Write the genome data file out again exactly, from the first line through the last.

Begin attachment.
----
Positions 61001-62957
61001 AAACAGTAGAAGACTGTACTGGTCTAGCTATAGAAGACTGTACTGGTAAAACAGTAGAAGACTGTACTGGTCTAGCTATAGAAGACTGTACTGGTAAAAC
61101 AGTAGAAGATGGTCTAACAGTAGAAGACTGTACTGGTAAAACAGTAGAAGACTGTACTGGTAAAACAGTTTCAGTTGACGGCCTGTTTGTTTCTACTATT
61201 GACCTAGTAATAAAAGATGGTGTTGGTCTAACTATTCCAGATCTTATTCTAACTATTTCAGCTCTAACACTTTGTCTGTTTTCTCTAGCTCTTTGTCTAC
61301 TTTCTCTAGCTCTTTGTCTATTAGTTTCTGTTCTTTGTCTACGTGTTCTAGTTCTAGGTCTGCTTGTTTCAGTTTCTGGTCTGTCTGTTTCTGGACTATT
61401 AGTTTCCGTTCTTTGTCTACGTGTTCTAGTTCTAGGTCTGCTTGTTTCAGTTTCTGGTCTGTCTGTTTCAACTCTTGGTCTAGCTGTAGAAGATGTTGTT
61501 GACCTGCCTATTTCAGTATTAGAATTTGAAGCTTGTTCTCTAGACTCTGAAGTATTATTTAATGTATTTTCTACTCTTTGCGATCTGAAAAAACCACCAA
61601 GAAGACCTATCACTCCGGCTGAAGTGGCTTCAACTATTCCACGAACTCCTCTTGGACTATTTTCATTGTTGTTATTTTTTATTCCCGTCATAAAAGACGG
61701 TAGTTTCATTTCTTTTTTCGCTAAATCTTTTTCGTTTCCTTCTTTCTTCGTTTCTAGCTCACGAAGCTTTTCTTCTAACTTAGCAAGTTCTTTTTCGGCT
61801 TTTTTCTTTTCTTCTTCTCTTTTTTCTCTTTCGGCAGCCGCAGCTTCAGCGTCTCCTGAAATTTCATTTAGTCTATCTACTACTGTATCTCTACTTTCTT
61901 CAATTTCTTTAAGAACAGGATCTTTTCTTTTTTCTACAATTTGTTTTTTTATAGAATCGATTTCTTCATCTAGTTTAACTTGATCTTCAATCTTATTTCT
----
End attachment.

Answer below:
Positions 61001-62957
61001 AAACAGTAGAAGACTGTACTGGTCTAGCTATAGAAGACTGTACTGGTAAAACAGTAGAAGACTGTACTGGTCTAGCTATAGAAGACTGTACTGGTAAAAC
61101 AGTAGAAGATGGTCTAACAGTAGAAGACTGTACTGGTAAAACAGTAGAAGACTGTACTGGTAAAACAGTTTCAGTTGACGGCCTGTTTGTTTCTACTATT
61201 GACCTAGTAATAAAAGATGGTGTTGGTCTAACTATTCCAGATCTTATTCTAACTATTTCAGCTCTAACACTTTGTCTGTTTTCTCTAGCTCTTTGTCTAC
61301 TTTCTCTAGCTCTTTGTCTATTAGTTTCTGTTCTTTGTCTACGTGTTCTAGTTCTAGGTCTGCTTGTTTCAGTTTCTGGTCTGTCTGTTTCTGGACTATT
61401 AGTTTCCGTTCTTTGTCTACGTGTTCTAGTTCTAGGTCTGCTTGTTTCAGTTTCTGGTCTGTCTGTTTCAACTCTTGGTCTAGCTGTAGAAGATGTTGTT
61501 GACCTGCCTATTTCAGTATTAGAATTTGAAGCTTGTTCTCTAGACTCTGAAGTATTATTTAATGTATTTTCTACTCTTTGCGATCTGAAAAAACCACCAA
61601 GAAGACCTATCACTCCGGCTGAAGTGGCTTCAACTATTCCACGAACTCCTCTTGGACTATTTTCATTGTTGTTATTTTTTATTCCCGTCATAAAAGACGG
61701 TAGTTTCATTTCTTTTTTCGCTAAATCTTTTTCGTTTCCTTCTTTCTTCGTTTCTAGCTCACGAAGCTTTTCTTCTAACTTAGCAAGTTCTTTTTCGGCT
61801 TTTTTCTTTTCTTCTTCTCTTTTTTCTCTTTCGGCAGCCGCAGCTTCAGCGTCTCCTGAAATTTCATTTAGTCTATCTACTACTGTATCTCTACTTTCTT
61901 CAATTTCTTTAAGAACAGGATCTTTTCTTTTTTCTACAATTTGTTTTTTTATAGAATCGATTTCTTCATCTAGTTTAACTTGATCTTCAATCTTATTTCT